Text: Ivy Tsang
The history of Chateau Margaux dates back almost one thousand years ago! It was known as “La Mothe de Margaux” which could be used by the royalty in the 12th century. Vineyards were not part of the estate. It was then restructured and rebuilt by Pierre de Lestonnac, the owner of Margaux from 1572 to 1582, who also introduced vine growing and wine making at Margaux.
By the end of the 17th century, under the lead of the d’Auledes family, the estate grew to 265 hectares, of which one third is grown with vines for wine making. Up till now, Margaux has almost the same size with 80 hectares of vines. The size does no change much until now, which you seldom find in the other Bordeaux wineries.
In the beginning of 18th century, a wine maker named Berlon made some changes and improved the wine quality a lot. He was the first one to vinify the red and white grapes separately. He also never picked the grapes in the morning cos the morning dew dilutes the must. He was also one of the pioneer wine makers who understood the importance of soil and terroir. The wine was so amazing that Chateau Margaux took the name from the appellation. Chateau Margaux is still the only Bordeaux winery to carry the name of its appellation.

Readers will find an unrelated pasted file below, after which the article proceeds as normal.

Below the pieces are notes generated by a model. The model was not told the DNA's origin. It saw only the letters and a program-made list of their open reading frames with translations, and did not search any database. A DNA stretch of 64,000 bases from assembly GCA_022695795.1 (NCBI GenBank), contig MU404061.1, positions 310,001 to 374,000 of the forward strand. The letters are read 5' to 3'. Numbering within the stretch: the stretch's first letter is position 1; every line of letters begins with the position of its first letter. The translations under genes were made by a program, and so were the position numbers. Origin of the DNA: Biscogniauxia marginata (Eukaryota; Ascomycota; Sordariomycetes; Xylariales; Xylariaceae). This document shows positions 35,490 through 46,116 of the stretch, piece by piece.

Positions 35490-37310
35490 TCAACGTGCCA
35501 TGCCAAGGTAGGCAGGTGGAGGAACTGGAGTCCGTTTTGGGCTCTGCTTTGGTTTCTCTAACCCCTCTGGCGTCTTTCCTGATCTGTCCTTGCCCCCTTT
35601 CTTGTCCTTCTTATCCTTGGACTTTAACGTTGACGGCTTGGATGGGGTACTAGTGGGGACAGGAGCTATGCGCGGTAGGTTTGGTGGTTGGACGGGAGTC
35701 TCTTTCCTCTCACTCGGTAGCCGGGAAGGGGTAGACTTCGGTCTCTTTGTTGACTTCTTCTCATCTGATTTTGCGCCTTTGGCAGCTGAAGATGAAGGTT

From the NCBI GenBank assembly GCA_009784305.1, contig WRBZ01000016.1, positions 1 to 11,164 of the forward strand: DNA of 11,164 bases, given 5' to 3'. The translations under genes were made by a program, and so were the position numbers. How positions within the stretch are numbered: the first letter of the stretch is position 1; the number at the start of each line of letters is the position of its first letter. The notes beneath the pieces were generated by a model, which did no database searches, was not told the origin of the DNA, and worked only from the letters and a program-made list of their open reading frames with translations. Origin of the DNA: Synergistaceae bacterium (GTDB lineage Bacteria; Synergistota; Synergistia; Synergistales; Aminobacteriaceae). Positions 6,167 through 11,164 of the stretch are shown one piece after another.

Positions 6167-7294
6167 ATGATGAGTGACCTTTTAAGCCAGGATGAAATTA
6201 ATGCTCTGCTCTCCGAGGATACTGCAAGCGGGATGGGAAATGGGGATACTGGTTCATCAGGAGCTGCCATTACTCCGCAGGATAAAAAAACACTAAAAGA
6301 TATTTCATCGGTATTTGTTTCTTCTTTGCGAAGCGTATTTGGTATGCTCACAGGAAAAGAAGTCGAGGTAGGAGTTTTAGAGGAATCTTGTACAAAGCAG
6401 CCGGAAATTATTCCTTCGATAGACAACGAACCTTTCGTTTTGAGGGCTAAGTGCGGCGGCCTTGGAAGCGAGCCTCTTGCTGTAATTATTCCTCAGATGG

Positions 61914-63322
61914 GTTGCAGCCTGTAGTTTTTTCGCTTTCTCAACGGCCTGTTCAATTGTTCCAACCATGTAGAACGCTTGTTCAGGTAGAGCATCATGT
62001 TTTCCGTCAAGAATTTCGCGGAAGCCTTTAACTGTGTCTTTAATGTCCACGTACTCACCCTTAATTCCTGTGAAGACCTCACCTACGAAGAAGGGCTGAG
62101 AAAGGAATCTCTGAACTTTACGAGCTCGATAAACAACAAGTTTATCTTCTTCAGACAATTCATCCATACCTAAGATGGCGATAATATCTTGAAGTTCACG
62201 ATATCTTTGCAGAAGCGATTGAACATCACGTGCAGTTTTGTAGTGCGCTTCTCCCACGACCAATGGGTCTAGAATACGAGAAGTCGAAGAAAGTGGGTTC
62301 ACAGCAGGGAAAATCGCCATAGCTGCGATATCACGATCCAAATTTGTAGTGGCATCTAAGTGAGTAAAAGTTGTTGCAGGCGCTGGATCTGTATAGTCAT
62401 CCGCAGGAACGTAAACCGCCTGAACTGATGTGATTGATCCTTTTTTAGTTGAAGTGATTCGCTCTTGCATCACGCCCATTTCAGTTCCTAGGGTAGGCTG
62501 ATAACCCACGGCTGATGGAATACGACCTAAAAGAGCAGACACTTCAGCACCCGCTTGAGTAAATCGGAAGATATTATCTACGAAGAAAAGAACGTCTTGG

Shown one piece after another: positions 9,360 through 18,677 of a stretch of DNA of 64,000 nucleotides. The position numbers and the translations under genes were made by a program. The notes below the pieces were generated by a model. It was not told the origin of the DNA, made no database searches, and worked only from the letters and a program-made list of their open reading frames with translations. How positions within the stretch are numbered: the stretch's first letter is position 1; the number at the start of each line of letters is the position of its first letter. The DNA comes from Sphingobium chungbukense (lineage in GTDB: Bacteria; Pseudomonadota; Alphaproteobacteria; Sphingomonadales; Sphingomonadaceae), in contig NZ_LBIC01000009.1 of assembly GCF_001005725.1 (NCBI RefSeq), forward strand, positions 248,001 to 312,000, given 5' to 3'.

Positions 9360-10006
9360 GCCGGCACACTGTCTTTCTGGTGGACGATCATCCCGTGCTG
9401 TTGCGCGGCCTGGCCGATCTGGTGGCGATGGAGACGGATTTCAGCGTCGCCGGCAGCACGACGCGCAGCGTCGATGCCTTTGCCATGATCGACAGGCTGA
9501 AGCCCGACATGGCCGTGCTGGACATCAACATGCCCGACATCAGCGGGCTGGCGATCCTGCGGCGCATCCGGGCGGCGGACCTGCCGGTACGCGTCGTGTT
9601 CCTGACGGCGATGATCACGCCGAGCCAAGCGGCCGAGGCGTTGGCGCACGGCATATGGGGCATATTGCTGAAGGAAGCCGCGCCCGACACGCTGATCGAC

With the rise in quality, Chateau Margaux moved into the golden era. Not just being the first “claret” to appear in a Christie’s catalogue in 1771, Thomas Jefferson, who was the US Ambassador to France at that time, bought some Margaux 1784 and commented “There couldn’t be a better Bordeaux bottle”. Owners changed in the middle just like the other Bordeaux estates. The current owner is Ms. Corinne Mentzelopoulos.
Chateau Margaux is said to be the most elegant and perfumed Bordeaux, even among the first growth. Typically, it has the dark berry fruits and floral notes like violets and lilacs, with the hint of spice like cigar box and tobacco. 2007 is not a great vintage in Bordeaux. However, if you would like to have a taste of Margaux, mediocre vintage might be a choice if you do not want to spend almost double the price for the great vintages. When we say mediocre year, it does not really mean mediocre for the first growth. Perhaps it can be drunk earlier! Even for vintage 2007, Robert Parker rated it 92 points with the drinking window until 2035. Worth a try!